Okay, all that said, like I said, there were parts I really liked. There were bits and pieces I thought fantastic. I wanted to love the movie – which in itself is impressive, because usually I love to hate hyped action flicks, especially ones about superheroes. I love that Batman predicted- absolutely predicted Lucius' behavior about the sonar – and I love that he thought of it, that was really, really good. The ending was great – Gordon's conclusion that Batman has to be chased is right on the money of the character and tone of the movie. If the whole movie could have been like parts of the movie, I would have been so happy, really, I would have. But it wasn't. And I'm not. So consider yourself warned, if you ask me about this movie, if you try to tell me it was oh so good, if you try to convince me that I'm wrong, I'll go down fighting. Not that it isn't possible for me to be convinced – you've seen my weapons, now, you'd better have answers if you're going to try to tell me I should like it anyway, you'd better have your own.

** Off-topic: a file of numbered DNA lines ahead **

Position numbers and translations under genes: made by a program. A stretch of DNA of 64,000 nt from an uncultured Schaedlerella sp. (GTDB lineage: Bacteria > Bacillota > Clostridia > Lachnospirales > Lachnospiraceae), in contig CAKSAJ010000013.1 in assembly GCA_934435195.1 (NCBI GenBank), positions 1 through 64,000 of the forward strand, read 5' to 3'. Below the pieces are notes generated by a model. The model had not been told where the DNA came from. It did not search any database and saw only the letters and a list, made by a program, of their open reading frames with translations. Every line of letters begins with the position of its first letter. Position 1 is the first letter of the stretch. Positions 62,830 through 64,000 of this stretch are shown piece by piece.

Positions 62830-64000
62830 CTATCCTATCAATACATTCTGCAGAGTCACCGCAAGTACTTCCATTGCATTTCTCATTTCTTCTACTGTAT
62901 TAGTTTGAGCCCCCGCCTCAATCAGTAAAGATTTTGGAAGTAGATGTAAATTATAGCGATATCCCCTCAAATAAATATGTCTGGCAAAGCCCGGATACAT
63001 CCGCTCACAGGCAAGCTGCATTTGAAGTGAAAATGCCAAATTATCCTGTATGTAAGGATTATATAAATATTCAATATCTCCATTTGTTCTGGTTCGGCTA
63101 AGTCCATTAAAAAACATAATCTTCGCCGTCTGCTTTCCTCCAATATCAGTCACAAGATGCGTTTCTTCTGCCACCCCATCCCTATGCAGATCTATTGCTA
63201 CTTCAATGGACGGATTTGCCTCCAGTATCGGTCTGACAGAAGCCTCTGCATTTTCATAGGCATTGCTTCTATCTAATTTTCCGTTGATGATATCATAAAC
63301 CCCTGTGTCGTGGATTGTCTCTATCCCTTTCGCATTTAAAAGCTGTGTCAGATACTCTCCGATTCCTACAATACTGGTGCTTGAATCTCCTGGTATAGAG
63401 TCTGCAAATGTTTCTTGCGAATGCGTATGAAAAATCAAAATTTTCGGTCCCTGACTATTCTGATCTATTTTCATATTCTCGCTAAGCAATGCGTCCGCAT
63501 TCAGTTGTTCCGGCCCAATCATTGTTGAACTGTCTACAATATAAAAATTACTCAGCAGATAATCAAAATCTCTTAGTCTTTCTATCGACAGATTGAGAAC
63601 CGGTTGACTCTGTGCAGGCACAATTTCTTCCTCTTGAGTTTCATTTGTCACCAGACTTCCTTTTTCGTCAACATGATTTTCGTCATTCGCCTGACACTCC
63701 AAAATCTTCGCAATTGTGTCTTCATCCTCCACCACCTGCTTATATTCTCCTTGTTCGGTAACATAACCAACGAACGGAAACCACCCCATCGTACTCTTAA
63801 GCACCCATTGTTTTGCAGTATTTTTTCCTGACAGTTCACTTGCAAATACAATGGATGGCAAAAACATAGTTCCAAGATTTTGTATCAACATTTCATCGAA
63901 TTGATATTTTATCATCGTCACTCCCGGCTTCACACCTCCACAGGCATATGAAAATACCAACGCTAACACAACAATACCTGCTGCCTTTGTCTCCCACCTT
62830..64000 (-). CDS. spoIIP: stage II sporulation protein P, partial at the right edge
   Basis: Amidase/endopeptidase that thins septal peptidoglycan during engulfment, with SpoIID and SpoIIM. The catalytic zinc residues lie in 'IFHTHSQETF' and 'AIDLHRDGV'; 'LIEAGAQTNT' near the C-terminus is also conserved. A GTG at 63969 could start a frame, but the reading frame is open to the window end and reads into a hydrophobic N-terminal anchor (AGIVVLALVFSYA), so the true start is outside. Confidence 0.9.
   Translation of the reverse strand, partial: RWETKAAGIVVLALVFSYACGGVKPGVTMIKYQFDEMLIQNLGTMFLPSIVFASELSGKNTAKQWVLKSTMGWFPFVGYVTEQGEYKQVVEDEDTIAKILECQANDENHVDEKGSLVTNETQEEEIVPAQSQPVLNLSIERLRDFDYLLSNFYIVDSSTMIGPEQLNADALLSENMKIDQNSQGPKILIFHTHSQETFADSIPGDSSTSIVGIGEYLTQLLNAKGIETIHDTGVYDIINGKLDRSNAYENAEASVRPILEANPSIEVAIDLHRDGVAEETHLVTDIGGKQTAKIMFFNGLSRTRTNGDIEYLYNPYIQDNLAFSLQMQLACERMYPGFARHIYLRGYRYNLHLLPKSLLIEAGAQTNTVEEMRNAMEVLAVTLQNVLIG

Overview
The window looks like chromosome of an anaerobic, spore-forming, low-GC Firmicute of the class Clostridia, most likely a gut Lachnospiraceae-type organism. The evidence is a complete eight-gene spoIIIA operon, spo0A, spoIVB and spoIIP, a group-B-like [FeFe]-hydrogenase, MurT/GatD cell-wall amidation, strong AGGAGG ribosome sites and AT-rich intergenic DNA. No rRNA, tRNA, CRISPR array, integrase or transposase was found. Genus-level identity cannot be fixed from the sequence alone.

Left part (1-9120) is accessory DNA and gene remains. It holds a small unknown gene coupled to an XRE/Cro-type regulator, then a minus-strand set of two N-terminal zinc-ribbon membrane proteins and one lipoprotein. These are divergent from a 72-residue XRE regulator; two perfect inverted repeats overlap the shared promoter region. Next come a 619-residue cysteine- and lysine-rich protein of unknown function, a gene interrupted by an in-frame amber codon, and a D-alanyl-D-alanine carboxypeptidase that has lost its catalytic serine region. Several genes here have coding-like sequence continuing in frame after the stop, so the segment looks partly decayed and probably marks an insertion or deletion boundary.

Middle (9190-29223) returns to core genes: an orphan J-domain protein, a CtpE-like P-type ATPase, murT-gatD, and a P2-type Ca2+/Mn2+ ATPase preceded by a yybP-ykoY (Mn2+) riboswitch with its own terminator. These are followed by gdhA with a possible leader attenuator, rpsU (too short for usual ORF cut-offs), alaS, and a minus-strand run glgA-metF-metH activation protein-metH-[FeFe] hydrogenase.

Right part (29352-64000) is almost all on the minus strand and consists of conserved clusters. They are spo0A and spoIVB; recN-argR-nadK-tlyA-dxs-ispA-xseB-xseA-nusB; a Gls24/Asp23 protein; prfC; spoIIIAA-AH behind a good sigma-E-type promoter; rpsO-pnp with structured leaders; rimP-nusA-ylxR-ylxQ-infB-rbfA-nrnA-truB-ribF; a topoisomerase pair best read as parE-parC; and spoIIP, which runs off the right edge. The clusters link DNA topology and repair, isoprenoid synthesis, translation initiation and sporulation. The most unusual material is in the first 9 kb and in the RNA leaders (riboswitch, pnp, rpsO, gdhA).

All this to say – the Dark Knight is not a bad movie. It is much better than the majority of movies of its type – but there are movies of another type, and it is to movies of the greater type that I often hear Dark Knight compared – but those movies are made more carefully, and with a greater thought for continuity, and it is annoying to me that these films are not recognized for being great in how they are great. If there were that recognition, maybe both action movies and the “dramatic” movies could begin to care about everything, because it is only in caring about everything – caring that every little bit of the movie is at least interesting, or helpful, or meaningful, caring that every bit works – that any movie can be, in my book, truly great, and that is why not caring enough about the details – every type of detail – is the great sin of so many works of so-called art, be they films or books or poetry or paintings or music or anything else. Oh, and if you agree with me, and want to pass along your ideas without doing your own writing, please do pass on this link to anyone else, I won't complain about free publicity.